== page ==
Artist to Know: Kim Whan-ki

Liz Catalano
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Vallot Auctioneers Brings Work From the “Godfather of Korean Monochrome Art”

While the European art market focused on Pablo Picasso, Marcel Duchamp, and Mark Rothko, South Korean visual artist Kim Whan-ki was building a fresh interpretation of Modernism. Inspired by the Color Field painters, Kim forged a strong connection with the geography and culture of his own country. He eventually set the stage for a new wave of Korean abstraction in the latter half of the 20th century. 

Vallot Auctioneers’ upcoming Art/ Design From Estates and Collections sale, held on December 22nd, 2020, will feature an untitled painting by Kim. Bidding will start at 2:00 PM EST. Before the sale begins, get to know Kim Whan-ki and his role in Korean Modern art.

Kim Whan-ki in 1957. Image from The Wall Street Journal/ The Whan-ki Museum.
Kim Whan-ki in 1957. Image from The Wall Street Journal/ The Whan-ki Museum.

By the early 20th century, Korean art began to feel the cultural influence of both Japan and Europe. Realism was on the rise, as was interest in the new art movements that embraced self-expression in all its forms. Kim Whan-ki, the child of wealthy landowners, came of age during this time of transition. He received his artistic education at Nihon University in Japan.

There, he encountered the work of Henri Matisse and Picasso. Fascinated with their use of color and abstraction, Kim returned to Seoul with a solid background in painting and a strong love for his country.

Kim’s entrance into Modern art was put on hold by the outbreak of the Korean War in 1950. He spent years living in a Busan refugee camp before moving to Paris. In many ways, the artist’s Paris period continued what he had already started in Seoul. Kim collaborated with other Korean expatriates and honed his skills. A distinctly Korean style arose from his palette even while he lived beyond his native borders. “Do the lines I draw go beyond the limit of the sky?” he wrote while developing his mature style. “Do the dots shine as brightly as the stars? When I close my eyes, I see the rivers and mountains of my country more clearly than the rainbows.”

Kim Whan-ki, untitled painting, 1957. Image from Vallot Auctioneers.
Kim Whan-ki, untitled painting, 1957. Image from Vallot Auctioneers.

The upcoming Vallot Auctioneers sale will feature an untitled Kim painting from this phase in his life. Completed in 1957, the piece layers rust orange and slate gray to form four distinct rectangles. Its composition is not unlike Rothko’s hazy color blocks. The available work was created shortly before Kim chose blue as his favored shade. It has a presale estimate of USD 3,000 to $5,000. 

Kim eventually moved to New York, where he spent the rest of his career. He began to focus his love for lines and dots, developing a unique language of abstraction that conjured the hills and islands of South Korea. Kim painted many of his most coveted works while in New York, where he also turned his gaze to the stars. 05-IV-71 #200 (Universe), for example, is the artist’s only diptych. Its creation was highly labor-intensive as Kim painted hundreds of tiny blue dots to represent the night sky. The paintings sold for HKD 101,955,000 (USD 13,152,800) at Christie’s in 2019, setting a record for the most expensive piece of Korean art sold at auction.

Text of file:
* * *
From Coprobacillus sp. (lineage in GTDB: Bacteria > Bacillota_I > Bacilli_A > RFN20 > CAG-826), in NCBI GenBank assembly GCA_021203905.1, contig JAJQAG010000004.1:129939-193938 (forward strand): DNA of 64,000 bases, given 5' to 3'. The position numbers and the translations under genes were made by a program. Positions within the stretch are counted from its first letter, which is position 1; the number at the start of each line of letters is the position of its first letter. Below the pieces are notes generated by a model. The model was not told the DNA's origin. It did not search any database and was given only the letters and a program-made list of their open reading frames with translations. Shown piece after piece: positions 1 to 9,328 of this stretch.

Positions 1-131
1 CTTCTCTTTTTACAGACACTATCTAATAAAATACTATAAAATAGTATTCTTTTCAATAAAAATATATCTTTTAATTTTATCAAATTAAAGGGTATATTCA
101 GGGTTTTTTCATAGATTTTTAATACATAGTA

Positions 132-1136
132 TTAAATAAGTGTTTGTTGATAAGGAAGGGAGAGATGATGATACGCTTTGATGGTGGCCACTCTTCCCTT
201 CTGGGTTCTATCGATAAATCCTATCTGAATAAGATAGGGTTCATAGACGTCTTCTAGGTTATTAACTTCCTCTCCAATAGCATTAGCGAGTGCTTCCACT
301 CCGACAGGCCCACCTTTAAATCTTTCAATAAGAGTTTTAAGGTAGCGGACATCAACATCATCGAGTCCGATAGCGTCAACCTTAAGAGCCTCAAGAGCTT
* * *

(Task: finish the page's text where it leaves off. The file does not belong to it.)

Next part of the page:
Kim Whan-ki, 05-IV-71 #200 (Universe), 1971. Image from Christie’s.
Kim Whan-ki, 05-IV-71 #200 (Universe), 1971. Image from Christie’s.

Kim is now recognized as a key leader in early Korean Modernism. His career-long efforts readied the market for the Dansaekhwa monochrome art movement of the 1970s. The movement advocated a form of Modernism that embraced Korean culture and a deep connection to nature. Kim did not live to see Dansaekhwa at its zenith, passing away from spinal complications in 1974. 

Public attention for Kim’s paintings has skyrocketed since 2013, when Dansaekhwa began to receive international scholarly attention. Collectors and auctioneers have started to trace the path of Kim’s career, as well as the influence he continues to exert on contemporary South Korean art. 

Prices for the artist’s works have risen alongside a growing global awareness of the country’s abstract art. Before 05-IV-71 #200 (Universe), Kim still held the record for the most expensive Korean artist on the market. Recent years have seen Kim’s works beating his own records. A painting titled Moon and Plum Blossom reached USD 663,750 in March of 2013, a price that was repeatedly topped over the next seven years. Yunah Jung of Christie’s explained this trend: “He is the godfather of Korean monochrome art. Without him, Dansaekhwa might never have happened.” 

Vallot Auctioneers will bring Kim Whan-ki’s untitled 1957 painting to auction on December 22nd, 2020 at 2:00 PM EST. Visit Bidsquare for more information or to place a bid.

Interested in more auction world news? Auction Daily recently analyzed the results of Phillips’ Contemporary Art Evening Sale, which set market records for many other 20th-century Modernists.

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